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Flu Math Games
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This video lesson shows students that math can play a role in understanding how an infectious disease spreads and how it can be controlled. During this lesson, students will see and use both deterministic and probabilistic models and will learn by doing through role-playing exercises. The primary exercises between video segments of this lesson are class-intensive simulation games in which members of the class 'infect' each other under alternative math modeling assumptions about disease progression. Also there is an occasional class discussion and local discussion with nearby classmates.

Subject:
Biology
Sociology
Material Type:
Lecture
Provider:
M.I.T.
Provider Set:
M.I.T. Blossoms
Author:
Mai Perches
Richard C. Larson
Sahar Hashmi
Date Added:
07/12/2014
Flu Math Games
Conditions of Use:
Remix and Share
Rating

This video lesson shows students that math can play a role in understanding how an infectious disease spreads and how it can be controlled. During this lesson, students will see and use both deterministic and probabilistic models and will learn by doing through role-playing exercises. The primary exercises between video segments of this lesson are class-intensive simulation games in which members of the class 'infect' each other under alternative math modeling assumptions about disease progression. Also there is an occasional class discussion and local discussion with nearby classmates.

Subject:
Biology
Sociology
Material Type:
Lecture
Provider:
MIT Learning International Networks Consortium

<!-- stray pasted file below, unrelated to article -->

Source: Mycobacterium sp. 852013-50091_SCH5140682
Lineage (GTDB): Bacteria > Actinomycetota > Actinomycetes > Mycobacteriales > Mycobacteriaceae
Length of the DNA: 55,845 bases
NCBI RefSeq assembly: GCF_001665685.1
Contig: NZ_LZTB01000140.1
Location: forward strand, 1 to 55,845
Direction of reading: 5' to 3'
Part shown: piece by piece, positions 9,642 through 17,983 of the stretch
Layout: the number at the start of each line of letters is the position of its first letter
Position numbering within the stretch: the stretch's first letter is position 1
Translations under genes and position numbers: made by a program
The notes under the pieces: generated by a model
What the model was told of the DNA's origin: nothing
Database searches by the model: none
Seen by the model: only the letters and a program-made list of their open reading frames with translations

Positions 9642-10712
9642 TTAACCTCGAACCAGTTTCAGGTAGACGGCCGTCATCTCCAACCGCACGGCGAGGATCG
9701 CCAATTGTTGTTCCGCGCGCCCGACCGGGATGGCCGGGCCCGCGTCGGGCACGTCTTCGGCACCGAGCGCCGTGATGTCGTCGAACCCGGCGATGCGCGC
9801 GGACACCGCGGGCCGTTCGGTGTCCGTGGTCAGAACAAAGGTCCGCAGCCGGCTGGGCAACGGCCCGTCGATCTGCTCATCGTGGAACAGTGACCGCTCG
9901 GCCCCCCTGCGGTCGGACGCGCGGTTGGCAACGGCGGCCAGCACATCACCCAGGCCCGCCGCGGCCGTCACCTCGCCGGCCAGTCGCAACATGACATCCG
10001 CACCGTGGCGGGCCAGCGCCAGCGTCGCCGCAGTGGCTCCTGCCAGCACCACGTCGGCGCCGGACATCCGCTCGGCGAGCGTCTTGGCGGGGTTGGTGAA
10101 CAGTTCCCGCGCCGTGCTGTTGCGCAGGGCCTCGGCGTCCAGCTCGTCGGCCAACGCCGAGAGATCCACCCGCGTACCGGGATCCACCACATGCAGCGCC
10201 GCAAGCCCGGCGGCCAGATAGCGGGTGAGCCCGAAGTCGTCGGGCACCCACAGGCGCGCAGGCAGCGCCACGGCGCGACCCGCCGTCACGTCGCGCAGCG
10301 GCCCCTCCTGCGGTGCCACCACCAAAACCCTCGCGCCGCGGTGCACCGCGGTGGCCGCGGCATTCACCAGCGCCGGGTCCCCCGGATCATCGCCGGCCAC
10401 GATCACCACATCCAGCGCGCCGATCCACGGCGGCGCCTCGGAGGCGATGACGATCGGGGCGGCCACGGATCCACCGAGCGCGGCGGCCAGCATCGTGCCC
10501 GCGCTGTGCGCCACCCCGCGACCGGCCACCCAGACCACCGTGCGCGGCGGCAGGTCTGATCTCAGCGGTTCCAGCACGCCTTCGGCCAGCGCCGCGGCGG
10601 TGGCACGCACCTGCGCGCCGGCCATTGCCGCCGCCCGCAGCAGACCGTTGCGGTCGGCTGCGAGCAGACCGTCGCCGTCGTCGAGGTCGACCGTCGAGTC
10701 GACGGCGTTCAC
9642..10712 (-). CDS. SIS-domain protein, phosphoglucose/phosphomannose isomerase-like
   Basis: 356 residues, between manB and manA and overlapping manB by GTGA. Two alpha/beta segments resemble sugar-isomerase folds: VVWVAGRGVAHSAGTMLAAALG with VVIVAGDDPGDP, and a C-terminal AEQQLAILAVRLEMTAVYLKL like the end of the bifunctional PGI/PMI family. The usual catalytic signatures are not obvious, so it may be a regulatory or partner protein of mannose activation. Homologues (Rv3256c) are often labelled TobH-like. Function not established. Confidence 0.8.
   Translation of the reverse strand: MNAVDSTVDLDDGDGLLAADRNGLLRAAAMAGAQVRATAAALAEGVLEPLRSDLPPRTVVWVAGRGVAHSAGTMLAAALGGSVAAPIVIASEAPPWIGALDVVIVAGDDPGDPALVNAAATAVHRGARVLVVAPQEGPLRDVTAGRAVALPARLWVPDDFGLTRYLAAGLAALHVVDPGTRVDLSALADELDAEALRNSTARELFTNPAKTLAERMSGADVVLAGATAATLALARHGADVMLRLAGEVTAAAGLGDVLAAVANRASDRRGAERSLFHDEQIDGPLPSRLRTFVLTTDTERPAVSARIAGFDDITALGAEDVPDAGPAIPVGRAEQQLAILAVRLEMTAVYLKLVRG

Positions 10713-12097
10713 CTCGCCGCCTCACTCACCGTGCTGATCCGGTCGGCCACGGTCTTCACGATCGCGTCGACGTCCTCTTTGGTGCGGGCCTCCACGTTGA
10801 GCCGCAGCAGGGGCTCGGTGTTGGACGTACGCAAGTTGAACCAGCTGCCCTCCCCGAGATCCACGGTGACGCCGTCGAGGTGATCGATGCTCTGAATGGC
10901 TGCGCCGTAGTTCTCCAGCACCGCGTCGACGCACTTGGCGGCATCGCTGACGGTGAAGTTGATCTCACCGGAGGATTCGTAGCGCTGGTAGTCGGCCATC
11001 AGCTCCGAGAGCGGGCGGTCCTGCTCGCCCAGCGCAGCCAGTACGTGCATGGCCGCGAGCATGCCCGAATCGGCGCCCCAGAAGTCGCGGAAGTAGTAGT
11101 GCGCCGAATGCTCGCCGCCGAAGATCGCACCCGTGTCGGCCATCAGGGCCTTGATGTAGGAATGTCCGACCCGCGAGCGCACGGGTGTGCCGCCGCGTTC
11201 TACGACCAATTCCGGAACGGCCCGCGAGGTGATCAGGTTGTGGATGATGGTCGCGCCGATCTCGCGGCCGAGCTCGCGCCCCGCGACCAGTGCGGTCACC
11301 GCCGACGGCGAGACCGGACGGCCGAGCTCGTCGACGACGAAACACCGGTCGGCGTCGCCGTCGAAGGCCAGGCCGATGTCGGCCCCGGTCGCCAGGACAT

Provider Set:
M.I.T. Blossoms
Author:
Mai Perches
Richard C. Larson
Sahar Hashmi
Date Added:
06/02/2012
Is Bigger Better? A Look at a Selection Bias that Is All Around Us
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This learning video addresses a particular problem of selection bias, a statistical bias in which there is an error in choosing the individuals or groups to make broader inferences. Rather than delve into this broad topic via formal statistics, we investigate how it may appear in our everyday lives, sometimes distorting our perceptions of people, places and events, unless we are careful. When people are picked at random from two groups of different sizes, most of those selected usually come from the bigger group. That means we will hear more about the experience of the bigger group than that of the smaller one. This isn't always a bad thing, but it isn't always a good thing either. Because big groups ''speak louder,'' we have to be careful when we write mathematical formulas about what happened in the two groups. We think about this issue in this video, with examples that involve theaters, buses, and lemons. The prerequisite for this video lesson is a familiarity with algebra. It will take about one hour to complete, and the only materials needed are a blackboard and chalk.

Subject:
Education
Mathematics
Sociology
Material Type:
Lecture
Provider:
M.I.T.
Provider Set:
M.I.T. Blossoms
Author:
Anna Teytelman
Arnold Barnett
MIT BLOSSOMS
Date Added:
06/02/2012